1803
ENGLISH POETRY 1579-1830: SPENSER AND THE TRADITION

Solicitude.

Alexandria Advertiser and Commercial Intelligencer (16 June 1803).

Mira


A pastoral eclogue on the subject of friendship in 28 anapestic quatrains signed "Mira, Alex. June 14." The poet was a regular contributor to this Virginia newspaper. Henry offers encouragement to the despondent Strephon: "I would sooner my Strephon, be thee, | And watch with thy handful of sheep, | Than proud and unfeeling to be, | On a couch of soft velvet to sleep." Strephon, it seems, has been neglected of late by his wealthy friend Rupert: "I weep — but ah me, if he knew, | How dear were his comforts to me, | My sheep would not stray from my view, | Not their shepherd complaining to thee!" Henry explains that it is but the way of the world, and Strephon is unhappily resigned to the loss of friendship: "Come, Henry, and reach me my crook, | I will not a phantom pursue, | Since Hope has so cruel forsook, | From to day I will bid her adieu." It appears from a poem published 22 June that Mira was alluding to a transaction among her acquaintances.



HENRY.
Why, Strephon, when nature is gay,
So pensive reclin'd on the ground?
And why is the crook thrown away,
While thy flocks are all wand'ring around?
Thy sorrow ere long will consign,
Thy form to the cold, dreary tomb;
Forgive, if I cannot divine,
Why the features are cover'd with gloom.

True, much may imbitter our days,
If we do not to wisdom attend,
But if we abide in her ways,
Our hearts will our actions commend;
And then tho' the world may appear,
As willing to treat with disdain;
Unaw'd we may smile thro' a tear,
And pity their wish to give pain.

Tho' fortune regards with a frown,
She cannot give source to thy woes;
Too futile by far, to cast down,
The heart where humility grows;
And what is this world but a vale,
No wise man would wish his abode?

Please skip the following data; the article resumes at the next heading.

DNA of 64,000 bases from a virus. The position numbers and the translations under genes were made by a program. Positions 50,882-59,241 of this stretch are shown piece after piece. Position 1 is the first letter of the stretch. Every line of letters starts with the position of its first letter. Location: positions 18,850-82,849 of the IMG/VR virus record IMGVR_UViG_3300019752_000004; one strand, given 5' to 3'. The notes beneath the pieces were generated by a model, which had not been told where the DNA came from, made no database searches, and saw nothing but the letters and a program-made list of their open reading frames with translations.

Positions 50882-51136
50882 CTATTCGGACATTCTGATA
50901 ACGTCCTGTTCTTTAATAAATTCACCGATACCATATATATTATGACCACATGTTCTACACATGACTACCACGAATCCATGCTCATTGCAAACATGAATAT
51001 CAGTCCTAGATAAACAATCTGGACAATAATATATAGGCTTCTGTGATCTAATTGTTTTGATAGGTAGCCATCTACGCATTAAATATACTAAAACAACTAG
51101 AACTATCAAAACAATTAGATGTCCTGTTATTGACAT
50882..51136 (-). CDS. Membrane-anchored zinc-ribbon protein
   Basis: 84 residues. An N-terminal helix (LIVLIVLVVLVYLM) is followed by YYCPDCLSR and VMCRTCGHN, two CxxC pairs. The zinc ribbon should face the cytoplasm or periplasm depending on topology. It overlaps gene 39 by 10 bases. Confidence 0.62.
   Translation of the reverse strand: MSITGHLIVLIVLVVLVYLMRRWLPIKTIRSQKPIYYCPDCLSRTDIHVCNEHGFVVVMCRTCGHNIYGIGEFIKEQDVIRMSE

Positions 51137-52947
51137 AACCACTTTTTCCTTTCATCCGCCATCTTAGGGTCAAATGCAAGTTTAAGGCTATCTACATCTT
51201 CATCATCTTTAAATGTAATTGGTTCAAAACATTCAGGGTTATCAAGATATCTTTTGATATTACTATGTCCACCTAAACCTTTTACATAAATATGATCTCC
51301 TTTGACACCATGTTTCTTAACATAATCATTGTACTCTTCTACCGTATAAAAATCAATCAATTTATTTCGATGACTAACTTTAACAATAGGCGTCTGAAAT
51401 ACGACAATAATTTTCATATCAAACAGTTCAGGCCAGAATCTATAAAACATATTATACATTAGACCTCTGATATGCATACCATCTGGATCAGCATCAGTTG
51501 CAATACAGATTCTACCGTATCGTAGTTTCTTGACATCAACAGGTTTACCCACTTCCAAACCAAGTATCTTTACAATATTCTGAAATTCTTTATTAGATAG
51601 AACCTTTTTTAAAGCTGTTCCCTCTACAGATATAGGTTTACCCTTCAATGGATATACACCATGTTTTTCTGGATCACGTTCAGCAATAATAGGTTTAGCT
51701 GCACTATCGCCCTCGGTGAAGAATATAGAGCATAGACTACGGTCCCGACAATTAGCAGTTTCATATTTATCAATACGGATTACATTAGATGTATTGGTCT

Tho' blown by prosperity's gale,
We faint, and we die on the road.

How silly, 'twould be for to sigh,
For baubles so soon left behind;
For 'tis not in wealth to supply,
To give the most elegant mind;
I've seen them in silver'd brocade,
Who nought of the jewel possess'd;
While others in poverty's shade,
Has with it most amply been blest.

And, I'd sooner be Henry the swain,
Possess'd of that treasure alone,
Than sport a rich liv'ry and train,
To rule as a King on a throne.

I would sooner my Strephon, be thee,
And watch with thy handful of sheep,
Than proud and unfeeling to be,
On a couch of soft velvet to sleep.
Come banish, dear Strephon, this gloom,
Thou'rt equal I trust to the part;
Thy cheerfulness thou can'st assume,
O let it arise from the heart!

STREPHON.
Nay, Henry, 'tis pleasant I know,
To speak when the heart is at rest,
And those not familiar with woe,
But seldom feel for the distress'd;
No frowns of the world do I mourn,
With it's smiles, I have nothing to do,
And should meet an ungen'rous return,
If I for it's favors should sue.

Ungen'rous ah me! did I say?
The thought alone tortures my heart,
Go Henry, dear Henry, away,
Nor bear in my sorrows a part!
The heart can experience I find,
A pleasure the moment it achs,
By knowing the pangs of the mind,
No friend sympathysing partakes.

Yet, what could I've done to offend?
I ask, but I never shall know—
I could not have injur'd a friend,
Who never did injure a foe!
Yet Rupert whose flocks I have kept,
While my own has been wand'ring astray,
When careless or weary he slept,
In summers long sultry day—

Now looks with an air of disdain,
On the friend that he smil'd on before,
But oh if he knew but my pain,
I am sure he would do so no more!
I weep — but ah me, if he knew,
How dear were his comforts to me,
My sheep would not stray from my view,
Not their shepherd complaining to thee!

For the youth, is as mild as the breeze,
That wakes us at dawn of the day,
By fanning the sycamore trees,
And gentle as lambkins at play.
Tho' my sheep have so little a range,
While he has rich droves to secure,
That cannot have wrought the sad change,
The thought would be death to endure!

Oh no! I will not wrong the heart,
That nature had meant should despise,
The tinsel, the gewgaws of art,
Which the world does so generally prize;
Should the stamp be eras'd from his breast,
That heaven engrav'd at his birth,
Unmov'd he might view the distress'd,
Or trample on indigent worth.

HENRY.
Dear Strephon, but little you know,
Of the ways of the world it should seem,
The poor may not meet with a foe,
But merely of friendship they dream.
The object that some can affect,
To treat with a smile when they please,
Meets as oft with a look of neglect,
Which the happy can give at their ease.

STREPHON.
Yet, Henry, I feel there's a tie,
Which binds me to Rupert and thee,
For either, methinks, I could die,
Tho' neither should sorrow for me!

HENRY.
For an object, intwin'd round the heart,
The bosom that's gen'rous might bleed,
But sure it would puzzle thy art,
To find one deserving the deed.

STREPHON.
Come, Henry, and reach me my crook,
I will not a phantom pursue,
Since Hope has so cruel forsook,
From to day I will bid her adieu.

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